Alumni Talk - Mr.Thanakorn Hoontrakul
“If it’s what you genuinely want to do then go for it” Story of Alumni – Thanakorn Hoontrakul
Interview with Mr. Thanakorn Hoontrakul, Vice President of Seub Nakasatien Foundation
By Napacha Siripanichkorn, Education Manager
Could you please share your experience while you study in the UK? And what you learned from that?
From my own experience, UK education is different because we were not taught to just believe everything you were told at school or written in text books. In the UK, you are taught not to believe everything you read or hear so easily. You ask questions and try to find answers. Right or wrong is irrelevant. In Thailand, the objective is to answer the correct answer only.
In England, teachers urge students to ask questions or they probe students with questions to see if they really understand the subjects or not. Here, we just memorise and speculate on exams.
Living abroad in itself teaches you so much. You learn to be responsible. You learn to prioritise and manage your own time. There’s no one to cook, clean, or drive you around. At university level, you look after yourself with minimum interference from parents and other adults. You do what English students do. Sleep in dorms, catch a bus, walk in the rain, go to pubs, share a house, queue for laundry etc. This all sounds very normal but for some Thai kids who have their own house with maids, who never got on a bus, never have to go to a laundrette, it’s important that you get to live like a normal person.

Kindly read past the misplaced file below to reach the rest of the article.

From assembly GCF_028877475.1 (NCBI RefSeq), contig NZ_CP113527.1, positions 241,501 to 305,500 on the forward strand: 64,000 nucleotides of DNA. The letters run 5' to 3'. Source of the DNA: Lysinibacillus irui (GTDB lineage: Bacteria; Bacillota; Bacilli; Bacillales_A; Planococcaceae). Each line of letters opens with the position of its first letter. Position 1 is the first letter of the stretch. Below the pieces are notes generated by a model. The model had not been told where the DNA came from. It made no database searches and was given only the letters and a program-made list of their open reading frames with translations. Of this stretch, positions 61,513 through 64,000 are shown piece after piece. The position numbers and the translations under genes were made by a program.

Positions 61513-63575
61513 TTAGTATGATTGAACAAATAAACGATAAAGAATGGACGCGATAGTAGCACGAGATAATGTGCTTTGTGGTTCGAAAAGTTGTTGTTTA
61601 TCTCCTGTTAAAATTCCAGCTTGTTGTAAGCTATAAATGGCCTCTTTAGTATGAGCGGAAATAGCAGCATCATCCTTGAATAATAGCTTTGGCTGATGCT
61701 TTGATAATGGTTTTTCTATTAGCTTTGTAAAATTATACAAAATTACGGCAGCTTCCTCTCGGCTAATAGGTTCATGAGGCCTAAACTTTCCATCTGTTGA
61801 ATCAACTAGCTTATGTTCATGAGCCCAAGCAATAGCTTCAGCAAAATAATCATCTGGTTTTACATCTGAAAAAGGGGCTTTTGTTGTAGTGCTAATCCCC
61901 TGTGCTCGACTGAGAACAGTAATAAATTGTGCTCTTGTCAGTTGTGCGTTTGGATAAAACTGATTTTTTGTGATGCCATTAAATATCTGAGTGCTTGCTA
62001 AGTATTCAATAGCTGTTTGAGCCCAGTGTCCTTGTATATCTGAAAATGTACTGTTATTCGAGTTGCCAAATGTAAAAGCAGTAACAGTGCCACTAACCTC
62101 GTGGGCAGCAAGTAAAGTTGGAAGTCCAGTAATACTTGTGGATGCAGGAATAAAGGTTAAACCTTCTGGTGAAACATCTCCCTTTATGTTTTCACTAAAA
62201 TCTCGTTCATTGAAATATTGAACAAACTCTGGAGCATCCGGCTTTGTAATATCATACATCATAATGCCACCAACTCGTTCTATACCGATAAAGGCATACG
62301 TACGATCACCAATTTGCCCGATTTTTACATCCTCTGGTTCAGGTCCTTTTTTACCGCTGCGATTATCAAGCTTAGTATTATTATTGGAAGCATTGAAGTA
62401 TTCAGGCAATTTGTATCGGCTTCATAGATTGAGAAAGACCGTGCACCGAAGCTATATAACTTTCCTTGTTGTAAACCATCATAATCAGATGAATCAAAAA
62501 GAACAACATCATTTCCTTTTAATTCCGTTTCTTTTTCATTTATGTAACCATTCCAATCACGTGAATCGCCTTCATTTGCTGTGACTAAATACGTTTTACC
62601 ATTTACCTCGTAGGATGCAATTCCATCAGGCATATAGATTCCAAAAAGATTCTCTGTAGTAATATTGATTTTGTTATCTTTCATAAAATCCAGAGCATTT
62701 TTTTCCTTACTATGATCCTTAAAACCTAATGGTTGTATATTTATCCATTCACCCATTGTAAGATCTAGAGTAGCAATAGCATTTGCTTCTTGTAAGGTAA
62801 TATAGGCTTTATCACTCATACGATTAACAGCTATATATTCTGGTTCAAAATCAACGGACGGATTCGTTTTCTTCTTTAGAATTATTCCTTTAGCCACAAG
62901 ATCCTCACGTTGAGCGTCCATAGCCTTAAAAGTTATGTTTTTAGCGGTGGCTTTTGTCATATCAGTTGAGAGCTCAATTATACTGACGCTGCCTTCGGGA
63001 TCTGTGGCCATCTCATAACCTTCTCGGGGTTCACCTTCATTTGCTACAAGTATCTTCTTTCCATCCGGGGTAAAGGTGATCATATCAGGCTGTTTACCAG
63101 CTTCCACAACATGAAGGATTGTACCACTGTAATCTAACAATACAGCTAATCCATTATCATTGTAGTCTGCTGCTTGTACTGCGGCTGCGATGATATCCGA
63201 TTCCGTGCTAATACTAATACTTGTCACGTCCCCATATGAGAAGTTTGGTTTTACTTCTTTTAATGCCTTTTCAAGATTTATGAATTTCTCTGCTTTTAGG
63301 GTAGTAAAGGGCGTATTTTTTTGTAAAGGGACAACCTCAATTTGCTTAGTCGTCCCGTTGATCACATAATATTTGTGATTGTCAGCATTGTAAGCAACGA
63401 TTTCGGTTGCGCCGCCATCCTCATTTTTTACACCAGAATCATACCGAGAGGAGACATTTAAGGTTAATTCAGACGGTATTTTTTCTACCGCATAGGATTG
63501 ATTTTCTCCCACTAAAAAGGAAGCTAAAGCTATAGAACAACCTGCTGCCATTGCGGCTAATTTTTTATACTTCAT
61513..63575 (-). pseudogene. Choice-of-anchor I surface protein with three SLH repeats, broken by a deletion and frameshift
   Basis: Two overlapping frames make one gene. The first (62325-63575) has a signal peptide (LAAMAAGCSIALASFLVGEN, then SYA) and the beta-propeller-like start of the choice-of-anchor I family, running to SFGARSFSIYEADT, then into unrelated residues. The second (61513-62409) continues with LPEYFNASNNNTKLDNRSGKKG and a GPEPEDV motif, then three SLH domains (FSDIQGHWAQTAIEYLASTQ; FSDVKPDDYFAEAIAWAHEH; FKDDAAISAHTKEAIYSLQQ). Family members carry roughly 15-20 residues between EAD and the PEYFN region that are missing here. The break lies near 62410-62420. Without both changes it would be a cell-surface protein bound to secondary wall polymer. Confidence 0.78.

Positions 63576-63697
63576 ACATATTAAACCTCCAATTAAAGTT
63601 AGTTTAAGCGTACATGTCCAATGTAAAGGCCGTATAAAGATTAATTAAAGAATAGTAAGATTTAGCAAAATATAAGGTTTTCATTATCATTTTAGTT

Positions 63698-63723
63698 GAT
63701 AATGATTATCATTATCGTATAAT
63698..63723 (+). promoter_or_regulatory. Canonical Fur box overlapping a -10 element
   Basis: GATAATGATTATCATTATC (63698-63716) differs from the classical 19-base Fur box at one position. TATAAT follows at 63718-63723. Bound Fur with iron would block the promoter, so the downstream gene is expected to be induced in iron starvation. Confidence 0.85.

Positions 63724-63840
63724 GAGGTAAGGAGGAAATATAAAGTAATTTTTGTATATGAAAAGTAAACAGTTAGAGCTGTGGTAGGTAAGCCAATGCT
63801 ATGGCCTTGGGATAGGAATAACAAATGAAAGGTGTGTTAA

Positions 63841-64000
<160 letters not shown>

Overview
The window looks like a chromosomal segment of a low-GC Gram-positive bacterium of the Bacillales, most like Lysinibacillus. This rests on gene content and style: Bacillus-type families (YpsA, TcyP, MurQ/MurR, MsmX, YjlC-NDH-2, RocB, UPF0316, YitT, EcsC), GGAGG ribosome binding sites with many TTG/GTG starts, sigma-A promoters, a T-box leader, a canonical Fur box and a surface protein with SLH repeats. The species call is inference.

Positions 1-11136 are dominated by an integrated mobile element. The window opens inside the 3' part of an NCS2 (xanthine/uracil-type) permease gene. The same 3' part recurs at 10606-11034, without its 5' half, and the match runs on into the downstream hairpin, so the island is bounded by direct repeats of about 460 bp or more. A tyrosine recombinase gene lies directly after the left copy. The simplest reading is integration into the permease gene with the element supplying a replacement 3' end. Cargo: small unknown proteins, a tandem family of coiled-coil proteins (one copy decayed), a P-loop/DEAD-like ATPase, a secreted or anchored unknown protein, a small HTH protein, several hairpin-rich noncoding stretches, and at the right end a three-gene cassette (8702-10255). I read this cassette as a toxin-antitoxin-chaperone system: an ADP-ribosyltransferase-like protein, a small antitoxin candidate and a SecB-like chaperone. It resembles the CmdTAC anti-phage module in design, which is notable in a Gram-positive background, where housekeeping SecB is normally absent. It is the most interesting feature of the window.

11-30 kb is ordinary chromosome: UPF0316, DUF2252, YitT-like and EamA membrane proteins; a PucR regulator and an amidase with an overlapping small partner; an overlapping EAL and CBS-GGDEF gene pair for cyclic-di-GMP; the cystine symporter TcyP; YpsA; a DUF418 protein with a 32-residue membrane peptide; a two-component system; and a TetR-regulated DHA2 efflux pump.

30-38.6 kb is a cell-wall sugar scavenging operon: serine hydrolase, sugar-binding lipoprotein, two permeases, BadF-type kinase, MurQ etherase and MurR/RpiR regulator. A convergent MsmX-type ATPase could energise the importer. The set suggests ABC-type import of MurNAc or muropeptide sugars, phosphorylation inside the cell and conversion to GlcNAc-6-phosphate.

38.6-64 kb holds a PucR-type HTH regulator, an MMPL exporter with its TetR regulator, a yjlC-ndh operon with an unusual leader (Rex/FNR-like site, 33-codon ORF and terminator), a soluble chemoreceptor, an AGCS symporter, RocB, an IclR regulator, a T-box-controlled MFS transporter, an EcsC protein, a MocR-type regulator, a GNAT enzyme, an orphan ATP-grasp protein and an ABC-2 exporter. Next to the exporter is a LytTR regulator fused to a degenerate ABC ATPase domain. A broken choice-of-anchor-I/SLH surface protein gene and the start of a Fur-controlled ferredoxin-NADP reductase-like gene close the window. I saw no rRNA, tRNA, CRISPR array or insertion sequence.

Could you tell us how UK education helped you explore and groomed your talents?
I don’t think I am talented. I think I have explained how the UK experience shaped me in the above question. Studying in England made me aware of the differences with Thailand in all aspects of life. If I didn’t live abroad I wouldn’t have known that it could be different. I wouldn’t see and understand Thailand so clearly.
What you like to tell those Thai students who are seeking a UK education or those who has gained one?
If anything, I wish Thai students would study anything that is of interest to them and pursue their passion to the very end. I understand that parents and family will have a big say in what a student end up studying and they would have their good reasons but think for a minute if you go for the stereo type, that Thailand is full of people with MBA, finance or International relation degrees and how narrow but competitive our professions would become. Thai society needs more scientists, researchers, environmentalists, ecologists, historians etc. but we have a lot of marketeers, business people, advertising and medias people already. But if it’s what you genuinely want to do then go for it.